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Recently, Total (NYSE:TOT) made the final investment decision to develop the Yamal liquefied natural gas, or LNG, project in Russia to increase the production of its natural gas output. Total has a share of around 20% in this project with Novatek (OTC:NOVKY), with China National Petroleum Corporation, or CNPC, owning the rest. The Yamal project will develop the South-Tambeyskoye fields in Yamal peninsula for the production of natural gas and condensate. The depth of the field varies between 900 meters to 2,850 meters with an estimated gas reserve of around 481.4 billion cubic meters, or bcm, and 13.4 million tons of proved liquid hydrocarbons. The aggregate of proved and probable reserve in the Yamal region is expected to be around 800 million barrels of oil equivalent, or mboe, providing huge future natural resource potential. The development plan of the project includes the drilling of around 200 wells at 19 well pads, construction of a gas-gathering pipeline system, gas treatment facilities, and a liquefaction plant. So far, eight production wells have been drilled in the region to extract natural gas and natural gas liquids. The Yamal LNG consists of three liquefaction plants with a capacity of around 16.5 million tons per annum, or mtpa. Commissioning of the first LNG train is expected in 2016, with first production to start by 2017. At peak production the project plans to produce around 90,000 barrels of oil equivalent per day, or boepd.

The Yamal project is also attractive in terms of cost of production. The specific unit cost of production from the Yamal LNG is around $1,640 per ton. This cost is a metric of a firm's production cost and reflects cost-effectiveness. Compared to the Yamal project, the specific unit production cost for the Gazprom-operated Sakhalin-II project (another LNG project) is around $2,290 per ton. This cost advantage will help companies involved in the Yamal LNG project realize better margins compared to other LNG projects. In addition to the cost advantage, the Yamal project also has tax breaks on mineral extraction. These tax breaks are valid until 2020 or for a cumulative output of 250 billion cubic meters of gas and 20 million tons of gas condensate.

In addition to development of the Yamal project, the Russian export market for LNG is improving. The upper house of the Russian parliament and the Russian president have approved legislation, which would enable natural gas players other than Gazprom to export LNG via sea route. This law was brought into effect to increase the share of Russian natural gas from around 4.5% in 2013 to around 9% in 2020, and encourage other LNG players to export natural gas. The Yamal LNG project has contracted around 16 ice class LNG carriers, which will be used for year-round transportation of LNG produced from the project.

More LNG in Papua New Guinea

Total also bought natural gas assets in Papua New Guinea. InterOil (NYSE:IOC) agreed to sell around 61.3% in the Petroleum Retention License 15, or PRL15, which includes the Elk and Antelope gas fields to Total. The deal would give Total the right to explore in these blocks. InterOil will have a stake of around 38.7% of the project development. This deal would provide InterOil with an upfront payment of $613 million expected in the first quarter of 2014 and a further payment of $112 million after a final investment decision, or FID, is made. The Elk and Antelope have around 3.1 trillion cubic feet, or tcf to 15.7 tcf, of gas in place out of which around 2.5 tcf to 11.3 tcf is recoverable. This huge reserve gives both operators of the project huge gas reserves to support production growth. This acquisition of stake in PRL15 by Total in Papua New Guinea follows the purchase of stakes (between 35% and 50%) in five oil blocks from Oil Search in 2012. This indicates Total's interest for building productive assets in this country and would also bring the company closer to the Asian markets of South Korea, China and Japan where the demand for natural gas is high.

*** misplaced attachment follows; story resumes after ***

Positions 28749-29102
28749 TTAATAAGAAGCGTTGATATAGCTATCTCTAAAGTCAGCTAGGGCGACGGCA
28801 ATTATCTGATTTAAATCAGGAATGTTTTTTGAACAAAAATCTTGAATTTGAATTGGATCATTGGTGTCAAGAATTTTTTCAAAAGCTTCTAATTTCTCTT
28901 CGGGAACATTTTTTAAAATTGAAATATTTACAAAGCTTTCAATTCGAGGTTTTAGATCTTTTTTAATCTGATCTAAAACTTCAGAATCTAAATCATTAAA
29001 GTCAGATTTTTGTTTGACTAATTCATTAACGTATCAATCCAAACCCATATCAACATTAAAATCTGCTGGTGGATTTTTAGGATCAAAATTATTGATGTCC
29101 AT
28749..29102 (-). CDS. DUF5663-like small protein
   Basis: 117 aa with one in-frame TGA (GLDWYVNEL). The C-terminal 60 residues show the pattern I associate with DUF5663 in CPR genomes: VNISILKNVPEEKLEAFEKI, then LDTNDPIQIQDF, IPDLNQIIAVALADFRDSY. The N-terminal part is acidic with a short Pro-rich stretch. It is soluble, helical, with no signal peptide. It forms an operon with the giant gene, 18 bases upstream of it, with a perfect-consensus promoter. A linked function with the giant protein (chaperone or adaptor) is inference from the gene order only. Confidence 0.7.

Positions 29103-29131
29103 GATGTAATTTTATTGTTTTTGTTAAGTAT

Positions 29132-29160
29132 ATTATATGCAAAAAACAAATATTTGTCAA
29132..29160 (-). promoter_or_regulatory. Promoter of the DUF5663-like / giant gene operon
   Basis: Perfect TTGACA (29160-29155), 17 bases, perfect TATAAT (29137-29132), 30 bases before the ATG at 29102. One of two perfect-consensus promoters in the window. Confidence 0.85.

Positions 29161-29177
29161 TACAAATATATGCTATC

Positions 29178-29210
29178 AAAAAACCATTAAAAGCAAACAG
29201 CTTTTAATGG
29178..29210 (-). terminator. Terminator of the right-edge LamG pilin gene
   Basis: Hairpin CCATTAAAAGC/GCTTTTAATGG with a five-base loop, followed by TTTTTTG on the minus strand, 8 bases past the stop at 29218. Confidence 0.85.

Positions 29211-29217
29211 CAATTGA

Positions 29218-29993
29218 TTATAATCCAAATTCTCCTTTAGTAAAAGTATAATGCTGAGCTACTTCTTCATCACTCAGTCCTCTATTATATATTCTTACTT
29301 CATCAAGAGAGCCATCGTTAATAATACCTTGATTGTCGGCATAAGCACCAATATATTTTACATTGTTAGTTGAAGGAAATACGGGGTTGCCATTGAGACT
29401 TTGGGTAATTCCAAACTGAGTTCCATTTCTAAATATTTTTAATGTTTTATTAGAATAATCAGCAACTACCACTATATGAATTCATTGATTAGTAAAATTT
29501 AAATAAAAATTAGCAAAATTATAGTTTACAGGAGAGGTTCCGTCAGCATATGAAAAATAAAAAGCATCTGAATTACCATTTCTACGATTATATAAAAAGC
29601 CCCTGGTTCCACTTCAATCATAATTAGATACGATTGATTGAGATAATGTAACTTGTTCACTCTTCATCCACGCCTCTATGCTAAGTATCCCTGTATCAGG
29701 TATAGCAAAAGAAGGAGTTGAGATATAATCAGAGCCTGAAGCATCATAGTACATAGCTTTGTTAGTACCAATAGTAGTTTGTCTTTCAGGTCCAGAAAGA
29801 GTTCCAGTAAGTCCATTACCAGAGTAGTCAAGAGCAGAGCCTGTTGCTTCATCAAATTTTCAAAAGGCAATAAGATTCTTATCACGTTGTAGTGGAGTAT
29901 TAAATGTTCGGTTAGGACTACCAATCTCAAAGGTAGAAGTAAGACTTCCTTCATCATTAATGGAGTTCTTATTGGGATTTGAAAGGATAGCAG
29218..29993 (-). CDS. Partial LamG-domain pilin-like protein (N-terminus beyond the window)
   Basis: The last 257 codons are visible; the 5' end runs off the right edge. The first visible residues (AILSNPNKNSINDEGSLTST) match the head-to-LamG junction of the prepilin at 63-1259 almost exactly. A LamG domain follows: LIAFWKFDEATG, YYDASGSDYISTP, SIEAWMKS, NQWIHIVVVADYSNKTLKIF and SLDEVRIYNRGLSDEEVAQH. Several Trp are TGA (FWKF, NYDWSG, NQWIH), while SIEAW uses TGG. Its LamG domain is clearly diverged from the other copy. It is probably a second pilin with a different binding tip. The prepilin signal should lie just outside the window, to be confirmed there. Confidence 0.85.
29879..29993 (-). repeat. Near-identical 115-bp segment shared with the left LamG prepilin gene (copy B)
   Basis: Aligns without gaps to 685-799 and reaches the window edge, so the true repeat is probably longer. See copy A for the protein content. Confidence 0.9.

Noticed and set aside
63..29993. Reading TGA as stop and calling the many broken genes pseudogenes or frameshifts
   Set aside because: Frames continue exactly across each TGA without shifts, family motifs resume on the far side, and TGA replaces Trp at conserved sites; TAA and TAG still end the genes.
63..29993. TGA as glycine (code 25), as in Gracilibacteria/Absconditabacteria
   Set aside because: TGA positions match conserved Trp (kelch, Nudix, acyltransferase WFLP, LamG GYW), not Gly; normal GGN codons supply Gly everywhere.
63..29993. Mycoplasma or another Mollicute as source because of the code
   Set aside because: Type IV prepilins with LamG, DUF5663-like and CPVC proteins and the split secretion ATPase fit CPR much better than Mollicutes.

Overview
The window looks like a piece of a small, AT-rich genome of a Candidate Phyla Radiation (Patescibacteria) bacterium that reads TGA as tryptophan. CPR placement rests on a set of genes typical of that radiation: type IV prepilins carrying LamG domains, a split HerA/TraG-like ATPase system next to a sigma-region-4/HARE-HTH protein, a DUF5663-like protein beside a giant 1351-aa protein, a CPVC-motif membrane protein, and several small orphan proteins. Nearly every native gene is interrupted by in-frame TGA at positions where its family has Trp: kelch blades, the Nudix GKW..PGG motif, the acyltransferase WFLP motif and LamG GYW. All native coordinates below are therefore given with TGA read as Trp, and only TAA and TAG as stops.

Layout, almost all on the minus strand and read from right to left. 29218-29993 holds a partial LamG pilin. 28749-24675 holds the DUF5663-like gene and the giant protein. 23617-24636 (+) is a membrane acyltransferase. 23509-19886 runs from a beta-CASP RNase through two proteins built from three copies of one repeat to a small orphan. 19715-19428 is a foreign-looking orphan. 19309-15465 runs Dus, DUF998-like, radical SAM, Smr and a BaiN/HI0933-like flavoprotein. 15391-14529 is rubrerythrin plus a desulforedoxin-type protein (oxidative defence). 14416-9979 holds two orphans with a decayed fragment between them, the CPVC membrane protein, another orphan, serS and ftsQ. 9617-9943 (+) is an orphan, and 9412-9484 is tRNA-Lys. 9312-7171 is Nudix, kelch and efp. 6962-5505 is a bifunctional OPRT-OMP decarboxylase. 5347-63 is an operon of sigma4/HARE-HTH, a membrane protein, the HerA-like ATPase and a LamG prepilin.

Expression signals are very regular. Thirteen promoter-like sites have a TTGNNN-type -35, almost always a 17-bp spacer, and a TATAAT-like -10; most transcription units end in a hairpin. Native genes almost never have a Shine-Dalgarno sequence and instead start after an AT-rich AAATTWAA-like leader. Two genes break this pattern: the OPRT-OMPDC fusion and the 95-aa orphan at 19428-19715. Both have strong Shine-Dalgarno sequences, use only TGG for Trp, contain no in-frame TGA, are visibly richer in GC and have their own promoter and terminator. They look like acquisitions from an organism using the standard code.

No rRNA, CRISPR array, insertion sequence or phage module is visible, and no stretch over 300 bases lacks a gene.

Japan's demand is around a third of the worldwide natural gas demand while South Korea is the second largest importer of natural gas after Japan. Similarly, Chinese demand for imported natural gas is estimated to exceed more than 35% by 2015, providing a major opportunity to natural gas importers. This opportunity from the Asian market is leading to the development of the Papua New Guinea LNG, or PNGLNG, project by Exxon Mobil (NYSE:XOM). The PNGLNG is the other major LNG production facility and is expected to start by 2014, with major supplies headed to the Asian markets in Japan, China and Taiwan.

Natural gas leading the way

Total's foray into large natural-gas projects shows the company's strong focus on production growth from natural gas. The Yamal LNG project with its large reserves and attractive cost structure is expected to help Total grow strongly in the coming quarters. In addition to natural-gas reserves this project has cost and tax advantages that will likely generate healthy margins for Total and its partners. The company's stake in Papua New Guinea's natural gas assets is likely to provide a lot of resource potential especially in natural gas. Additionally, this project will bring Total near the large Asian markets where demand for natural gas is expected to rise.

Source: Total: Focusing On Liquefied Natural Gas